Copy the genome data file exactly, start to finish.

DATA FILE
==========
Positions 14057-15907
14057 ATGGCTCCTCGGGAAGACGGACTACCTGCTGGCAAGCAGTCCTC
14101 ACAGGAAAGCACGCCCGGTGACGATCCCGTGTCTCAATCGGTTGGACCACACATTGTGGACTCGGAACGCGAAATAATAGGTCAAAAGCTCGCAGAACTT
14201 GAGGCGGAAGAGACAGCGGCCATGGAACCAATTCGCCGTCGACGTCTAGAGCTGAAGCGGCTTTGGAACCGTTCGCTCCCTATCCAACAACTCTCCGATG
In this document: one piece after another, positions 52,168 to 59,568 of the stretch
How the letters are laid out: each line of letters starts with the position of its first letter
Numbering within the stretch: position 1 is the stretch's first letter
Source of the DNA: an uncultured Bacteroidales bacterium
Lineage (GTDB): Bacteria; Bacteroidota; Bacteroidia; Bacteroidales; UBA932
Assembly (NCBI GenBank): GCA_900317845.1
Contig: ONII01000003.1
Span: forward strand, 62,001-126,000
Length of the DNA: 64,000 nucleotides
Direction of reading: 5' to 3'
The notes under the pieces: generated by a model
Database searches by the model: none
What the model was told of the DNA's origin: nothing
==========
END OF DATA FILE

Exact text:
Positions 14057-15907
14057 ATGGCTCCTCGGGAAGACGGACTACCTGCTGGCAAGCAGTCCTC
14101 ACAGGAAAGCACGCCCGGTGACGATCCCGTGTCTCAATCGGTTGGACCACACATTGTGGACTCGGAACGCGAAATAATAGGTCAAAAGCTCGCAGAACTT
14201 GAGGCGGAAGAGACAGCGGCCATGGAACCAATTCGCCGTCGACGTCTAGAGCTGAAGCGGCTTTGGAACCGTTCGCTCCCTATCCAACAACTCTCCGATG
In this document: one piece after another, positions 52,168 to 59,568 of the stretch
How the letters are laid out: each line of letters starts with the position of its first letter
Numbering within the stretch: position 1 is the stretch's first letter
Source of the DNA: an uncultured Bacteroidales bacterium
Lineage (GTDB): Bacteria; Bacteroidota; Bacteroidia; Bacteroidales; UBA932
Assembly (NCBI GenBank): GCA_900317845.1
Contig: ONII01000003.1
Span: forward strand, 62,001-126,000
Length of the DNA: 64,000 nucleotides
Direction of reading: 5' to 3'
The notes under the pieces: generated by a model
Database searches by the model: none
What the model was told of the DNA's origin: nothing